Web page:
Preparations Continue to Destroy Chemical Weapons
RICHMOND, Ky. (AP) — Construction is nearly half finished on a plant in Kentucky that will begin to destroy a stockpile of chemical weapons in about five years.
Work on the plant at Blue Grass Army Depot near Richmond is 45 percent complete. The plant won't be finished until 2016, and destruction of the 523 tons of weapons won't be finished until 2021, according to the Lexington Herald-Leader (http://bit.ly/v4Tlej), citing current schedules.
"We've had good progress over the last 12 months," site project manager Jeff Brubaker said at a recent public meeting in Richmond.
The work in Kentucky comes as the destruction of chemicals weapons was completed in 2011 in Anniston, Ala., and Umatilla, Ore.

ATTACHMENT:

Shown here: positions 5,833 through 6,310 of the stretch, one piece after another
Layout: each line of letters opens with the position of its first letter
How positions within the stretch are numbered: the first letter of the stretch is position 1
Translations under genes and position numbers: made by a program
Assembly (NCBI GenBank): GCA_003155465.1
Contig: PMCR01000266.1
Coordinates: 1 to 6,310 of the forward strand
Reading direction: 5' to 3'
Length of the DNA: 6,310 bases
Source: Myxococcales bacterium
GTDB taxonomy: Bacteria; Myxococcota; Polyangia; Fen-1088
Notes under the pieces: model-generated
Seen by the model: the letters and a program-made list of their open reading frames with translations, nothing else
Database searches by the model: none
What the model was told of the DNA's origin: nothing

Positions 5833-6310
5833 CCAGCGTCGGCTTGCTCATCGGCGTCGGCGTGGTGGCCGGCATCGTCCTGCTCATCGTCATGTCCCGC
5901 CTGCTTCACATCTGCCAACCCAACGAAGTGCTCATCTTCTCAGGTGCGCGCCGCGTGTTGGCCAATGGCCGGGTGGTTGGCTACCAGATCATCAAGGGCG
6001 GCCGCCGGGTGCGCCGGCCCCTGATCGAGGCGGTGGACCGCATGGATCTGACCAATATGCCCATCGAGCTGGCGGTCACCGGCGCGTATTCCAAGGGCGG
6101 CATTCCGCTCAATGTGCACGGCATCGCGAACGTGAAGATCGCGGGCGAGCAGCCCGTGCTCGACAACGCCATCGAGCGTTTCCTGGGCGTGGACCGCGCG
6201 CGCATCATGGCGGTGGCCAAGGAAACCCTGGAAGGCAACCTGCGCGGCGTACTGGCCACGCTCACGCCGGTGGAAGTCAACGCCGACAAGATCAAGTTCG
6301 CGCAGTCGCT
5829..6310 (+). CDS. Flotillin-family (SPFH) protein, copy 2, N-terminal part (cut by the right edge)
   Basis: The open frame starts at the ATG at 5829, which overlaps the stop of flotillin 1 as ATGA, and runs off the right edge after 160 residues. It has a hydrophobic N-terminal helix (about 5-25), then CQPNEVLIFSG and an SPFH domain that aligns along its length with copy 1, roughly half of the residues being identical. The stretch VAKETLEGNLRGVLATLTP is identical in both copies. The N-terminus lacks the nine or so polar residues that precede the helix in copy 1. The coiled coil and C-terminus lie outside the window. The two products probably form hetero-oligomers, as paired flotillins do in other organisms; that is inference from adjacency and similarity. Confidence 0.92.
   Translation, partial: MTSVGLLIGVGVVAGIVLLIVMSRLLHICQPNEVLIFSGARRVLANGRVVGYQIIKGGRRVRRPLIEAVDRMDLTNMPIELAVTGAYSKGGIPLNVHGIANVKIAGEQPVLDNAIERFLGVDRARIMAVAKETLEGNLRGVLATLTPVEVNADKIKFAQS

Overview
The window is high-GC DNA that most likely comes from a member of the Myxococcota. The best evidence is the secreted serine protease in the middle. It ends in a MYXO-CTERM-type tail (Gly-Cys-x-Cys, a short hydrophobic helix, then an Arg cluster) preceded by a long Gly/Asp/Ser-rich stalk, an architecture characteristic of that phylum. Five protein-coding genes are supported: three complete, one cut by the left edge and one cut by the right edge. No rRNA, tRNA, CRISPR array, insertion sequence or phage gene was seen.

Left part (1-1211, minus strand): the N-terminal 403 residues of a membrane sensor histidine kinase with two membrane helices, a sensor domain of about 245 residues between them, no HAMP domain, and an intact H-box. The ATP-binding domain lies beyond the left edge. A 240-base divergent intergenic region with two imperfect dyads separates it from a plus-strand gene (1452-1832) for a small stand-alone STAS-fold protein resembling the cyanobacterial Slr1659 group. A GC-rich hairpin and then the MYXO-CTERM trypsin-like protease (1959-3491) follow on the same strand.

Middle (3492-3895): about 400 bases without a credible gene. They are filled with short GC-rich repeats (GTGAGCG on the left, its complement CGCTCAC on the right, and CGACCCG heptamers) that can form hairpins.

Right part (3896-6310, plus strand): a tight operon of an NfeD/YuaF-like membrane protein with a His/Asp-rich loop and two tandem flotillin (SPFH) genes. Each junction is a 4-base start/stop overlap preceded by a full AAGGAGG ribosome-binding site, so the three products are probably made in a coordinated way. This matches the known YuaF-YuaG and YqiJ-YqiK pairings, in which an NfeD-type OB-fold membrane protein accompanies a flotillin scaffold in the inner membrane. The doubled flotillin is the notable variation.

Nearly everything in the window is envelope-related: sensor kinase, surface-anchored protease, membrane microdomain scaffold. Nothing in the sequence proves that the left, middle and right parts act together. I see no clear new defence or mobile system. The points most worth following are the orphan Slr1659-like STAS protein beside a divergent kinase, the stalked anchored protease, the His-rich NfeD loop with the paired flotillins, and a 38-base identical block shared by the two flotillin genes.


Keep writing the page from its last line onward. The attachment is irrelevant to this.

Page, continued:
A milestone in the Kentucky plant's construction came in October when workers finished installing the vessels that will neutralize the chemical agents and explosive components inside the World War II-era rockets and projectiles.
The vessels, or reactors — not to be confused with nuclear reactors — are the heart of the pilot plant. Two 3-ton reactors will neutralize the chemical agents, and three 6-ton energetics reactors will neutralize the warheads, bursters and propellants.